Former Florida Governor Jeb Bush recently said that he was skipping out on the Iowa Straw Poll in favor of attending the RedState Gathering. No surprise here, Bush is becoming particularly adept at avoiding my state. He will be here this weekend for a fundraiser and then a 10 minute speech at the Iowa GOP Lincoln Dinner. That is the first time we’ve seen Bush in the state since appearing at a fundraiser for Congressman David Young (R-Iowa) and the Iowa Agricultural Summit back in early March.
So his strategy is quite clear – avoid Iowa. It would bigger news if he announced he was going.
Bush avoids campaigning in the state, but yet he says he can convince GOP voters on issues like Common Core where his view has gotten him in trouble with the base of the party.
He told Fox News’ Megyn Kelly on Sunday after a speech at Liberty University (his first major interview in 2015) that the early polling that shows him tanking are “irrelevant” (as we’d expect any candidate in his shoes to do) pointing out that he isn’t a candidate yet.
While he may see a bump his numbers are not going to change overnight because his negatives won’t change overnight.
Kelly pointed out how unpopular Common Core is with Republican parents. Bush responded, “Common Core means a lot of things to different people, so they could be right based on what’s in front of them.”
Well what seems like a small concession, and then added, “I respect people having a view, but the simple fact is, we need higher standards. They need to be state-driven. The federal government should play no role in this, either in the creation of standards, content, or curriculum. If we don’t have high standards and assess them faithfully we’ll get what we have today which is about a third of our kids being college and or career-ready.”
The problem is Common Core are not higher standards, they were not state driven, the federal government did play a rule in pushing them, and Bush backed them. There also isn’t any proof that centralized standards with assessments will help.
Kelly pressed him further.
“A lot of things… Social studies are being ascribed to Common Core… It’s reading and math. I hear legitimate complaints about changing, which is a dramatic change as it relates to math where you are not memorizing a multiplication table or addition table in the classroom you are challenging kids to explain why you got (that answer). Because five years from now when you are taking algebra all of the things that you learned, those building blocks, will make it possible to take higher order math,” Bush stated.
How standards that will only get kids through Algebra II by the time the graduate and put kids two years behind their international peers by the time they reach 7th grade will help make it possible to take higher order math is beyond me. Provided kids are not so frustrated with math by the time they reach that level that they even want to take higher level math. That is the one thing Common Core has proved it can accomplish with kids in kindergarten, first grade and second grade who face standards that are developmentally inappropriate.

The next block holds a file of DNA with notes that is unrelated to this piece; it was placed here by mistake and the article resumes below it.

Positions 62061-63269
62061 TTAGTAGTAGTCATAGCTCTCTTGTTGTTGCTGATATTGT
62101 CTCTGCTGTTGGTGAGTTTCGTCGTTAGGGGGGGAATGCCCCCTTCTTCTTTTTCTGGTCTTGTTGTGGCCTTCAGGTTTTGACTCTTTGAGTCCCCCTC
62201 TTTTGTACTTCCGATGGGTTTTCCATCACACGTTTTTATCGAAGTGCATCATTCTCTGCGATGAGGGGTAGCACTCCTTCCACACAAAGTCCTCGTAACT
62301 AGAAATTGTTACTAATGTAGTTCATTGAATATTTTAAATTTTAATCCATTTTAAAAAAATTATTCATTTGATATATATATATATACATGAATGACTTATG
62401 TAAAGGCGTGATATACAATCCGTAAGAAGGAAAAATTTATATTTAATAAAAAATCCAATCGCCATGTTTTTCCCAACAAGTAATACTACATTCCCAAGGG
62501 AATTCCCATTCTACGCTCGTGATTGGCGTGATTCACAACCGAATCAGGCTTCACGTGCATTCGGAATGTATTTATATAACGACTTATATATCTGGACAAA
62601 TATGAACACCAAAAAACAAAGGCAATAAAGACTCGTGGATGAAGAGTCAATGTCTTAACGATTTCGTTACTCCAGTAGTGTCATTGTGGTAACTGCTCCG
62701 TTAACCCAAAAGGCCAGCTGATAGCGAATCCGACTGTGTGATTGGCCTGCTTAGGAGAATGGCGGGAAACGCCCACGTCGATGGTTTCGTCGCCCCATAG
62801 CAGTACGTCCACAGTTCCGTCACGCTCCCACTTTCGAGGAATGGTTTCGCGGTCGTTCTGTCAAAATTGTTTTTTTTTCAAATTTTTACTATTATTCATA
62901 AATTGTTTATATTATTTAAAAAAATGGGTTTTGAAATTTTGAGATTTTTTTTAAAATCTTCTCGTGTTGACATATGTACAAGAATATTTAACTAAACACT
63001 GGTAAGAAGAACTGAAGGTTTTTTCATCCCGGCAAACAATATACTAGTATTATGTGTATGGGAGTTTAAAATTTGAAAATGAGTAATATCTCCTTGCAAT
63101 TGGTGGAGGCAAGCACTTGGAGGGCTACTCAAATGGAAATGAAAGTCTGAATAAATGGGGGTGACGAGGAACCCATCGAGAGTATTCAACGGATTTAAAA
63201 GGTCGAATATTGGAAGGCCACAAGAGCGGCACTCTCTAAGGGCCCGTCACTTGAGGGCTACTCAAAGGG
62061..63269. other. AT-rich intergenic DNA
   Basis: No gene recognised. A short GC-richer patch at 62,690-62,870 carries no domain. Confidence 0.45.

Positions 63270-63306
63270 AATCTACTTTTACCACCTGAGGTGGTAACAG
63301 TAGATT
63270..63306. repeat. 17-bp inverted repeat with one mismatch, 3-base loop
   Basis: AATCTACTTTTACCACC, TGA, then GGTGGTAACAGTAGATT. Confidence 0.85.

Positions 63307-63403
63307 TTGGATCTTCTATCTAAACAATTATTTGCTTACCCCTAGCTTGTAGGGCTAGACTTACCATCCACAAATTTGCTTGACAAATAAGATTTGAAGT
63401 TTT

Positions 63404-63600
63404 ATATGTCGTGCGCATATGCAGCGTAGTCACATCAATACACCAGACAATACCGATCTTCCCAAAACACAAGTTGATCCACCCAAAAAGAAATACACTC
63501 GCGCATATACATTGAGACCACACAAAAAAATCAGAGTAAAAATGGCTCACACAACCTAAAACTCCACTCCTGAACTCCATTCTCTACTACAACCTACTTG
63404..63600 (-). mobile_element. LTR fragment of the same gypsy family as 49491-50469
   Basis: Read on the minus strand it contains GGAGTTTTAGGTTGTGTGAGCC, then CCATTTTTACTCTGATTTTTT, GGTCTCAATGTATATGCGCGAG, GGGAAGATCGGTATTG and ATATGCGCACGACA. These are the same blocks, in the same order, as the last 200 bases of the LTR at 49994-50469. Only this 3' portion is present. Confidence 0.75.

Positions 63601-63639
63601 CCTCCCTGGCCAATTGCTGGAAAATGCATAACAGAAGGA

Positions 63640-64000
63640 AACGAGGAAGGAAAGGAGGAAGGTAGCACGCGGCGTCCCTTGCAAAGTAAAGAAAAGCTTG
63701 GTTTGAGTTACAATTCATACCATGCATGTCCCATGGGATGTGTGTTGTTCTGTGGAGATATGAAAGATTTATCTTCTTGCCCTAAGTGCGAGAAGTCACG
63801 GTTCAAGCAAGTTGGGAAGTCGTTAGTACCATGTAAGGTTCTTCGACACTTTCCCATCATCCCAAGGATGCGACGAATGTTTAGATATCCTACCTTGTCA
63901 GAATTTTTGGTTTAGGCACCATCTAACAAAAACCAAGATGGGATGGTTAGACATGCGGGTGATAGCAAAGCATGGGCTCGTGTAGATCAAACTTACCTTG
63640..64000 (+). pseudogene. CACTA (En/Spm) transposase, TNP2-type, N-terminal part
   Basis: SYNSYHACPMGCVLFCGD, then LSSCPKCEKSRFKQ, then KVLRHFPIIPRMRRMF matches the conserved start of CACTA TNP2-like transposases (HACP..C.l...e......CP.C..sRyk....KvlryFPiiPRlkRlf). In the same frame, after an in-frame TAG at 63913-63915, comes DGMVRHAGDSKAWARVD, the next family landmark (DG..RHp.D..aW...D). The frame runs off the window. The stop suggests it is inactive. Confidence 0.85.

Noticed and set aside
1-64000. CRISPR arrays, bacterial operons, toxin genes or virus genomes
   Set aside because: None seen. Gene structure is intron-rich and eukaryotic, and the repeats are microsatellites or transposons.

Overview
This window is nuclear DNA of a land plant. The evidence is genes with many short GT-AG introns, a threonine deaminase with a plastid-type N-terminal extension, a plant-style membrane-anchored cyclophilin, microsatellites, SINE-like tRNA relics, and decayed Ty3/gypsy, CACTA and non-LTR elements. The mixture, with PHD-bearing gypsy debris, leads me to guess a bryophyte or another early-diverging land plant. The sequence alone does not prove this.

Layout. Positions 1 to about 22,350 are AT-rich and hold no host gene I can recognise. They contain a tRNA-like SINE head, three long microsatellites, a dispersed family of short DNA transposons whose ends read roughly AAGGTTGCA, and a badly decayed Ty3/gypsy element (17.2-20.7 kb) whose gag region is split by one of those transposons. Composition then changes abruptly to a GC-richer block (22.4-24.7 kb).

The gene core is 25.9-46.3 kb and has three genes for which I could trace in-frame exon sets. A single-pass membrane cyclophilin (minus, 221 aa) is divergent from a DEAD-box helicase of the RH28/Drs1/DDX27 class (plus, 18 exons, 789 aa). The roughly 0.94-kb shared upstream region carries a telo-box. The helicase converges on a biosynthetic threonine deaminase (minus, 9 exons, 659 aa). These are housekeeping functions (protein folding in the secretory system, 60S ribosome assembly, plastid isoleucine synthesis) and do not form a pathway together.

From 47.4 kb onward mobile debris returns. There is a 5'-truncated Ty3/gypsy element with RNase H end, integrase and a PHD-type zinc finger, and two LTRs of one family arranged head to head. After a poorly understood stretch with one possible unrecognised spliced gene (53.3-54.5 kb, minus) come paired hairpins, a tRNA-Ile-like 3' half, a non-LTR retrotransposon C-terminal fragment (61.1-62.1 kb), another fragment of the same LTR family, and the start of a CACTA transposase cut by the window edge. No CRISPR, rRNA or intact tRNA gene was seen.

“You look at our country compared to other countries that are successful in reforming their education we’ve been dumbing things down, spending more money focused on the economic interests of the adults, fighting over limited school choice. Countries that are successful reward teachers and they have high standards and they allow more options,” Bush added.
Please Governor Bush cite some examples of the successful countries doing this. Finland? Our standards and accountability system doesn’t duplicate what we see over there. China? Do we really want to emulate China?
His approach to standards and accountability have conflicted with true educational choice.
Kelly asked how he is going to “get right” with Republican activists when they feel so strongly about Common Core.
“I am going to tell people what I think which is high standards are better than low standards, and I am going to show them the record in Florida where we led the nation in terms of learning gains… we ended social promotion, we had the most dynamic school choice program in the nation by far. When people begin to see the Florida record and see the learning gains that have taken place where we were at the bottom of graduation rates and moved to the middle. Hispanic and low-income kids are now national leaders in Florida compared to their peers and where there is a focus on ending this political correctness of our time that casts away thousands and thousands of kids. I am willing to stand on that record and fight for it,” Bush answered.
That sounds great, but what in his answer has anything to do with Common Core?
Absolutely nothing, and it should be added that when Florida saw those gains (and it’s debatable that his reforms are what led to that change entirely) was pre-Common Core. What we also see today in Florida is a high-stakes testing culture run amok that parents and teachers are pushing back against.
If Bush is going to make his case he actually needs to come to the state first. Otherwise Iowa Republicans will not only see him as wrong, but arrogant as well. Unless he only plans to try to convince Republican parents in New Hampshire and South Carolina. Good luck with that. Those states have seen even more movement against Common Core than Iowa has.
Latest posts by Shane Vander Hart (see all)
- Iowa State Budget Closes With Surplus Four Times Larger Than Predicted - September 26, 2018
- Schumer: Kavanaugh Does Not Have Presumption of Innocence - September 26, 2018
- Compared to Iowa Democrats, the DNC is Mainstream on Israel - September 26, 2018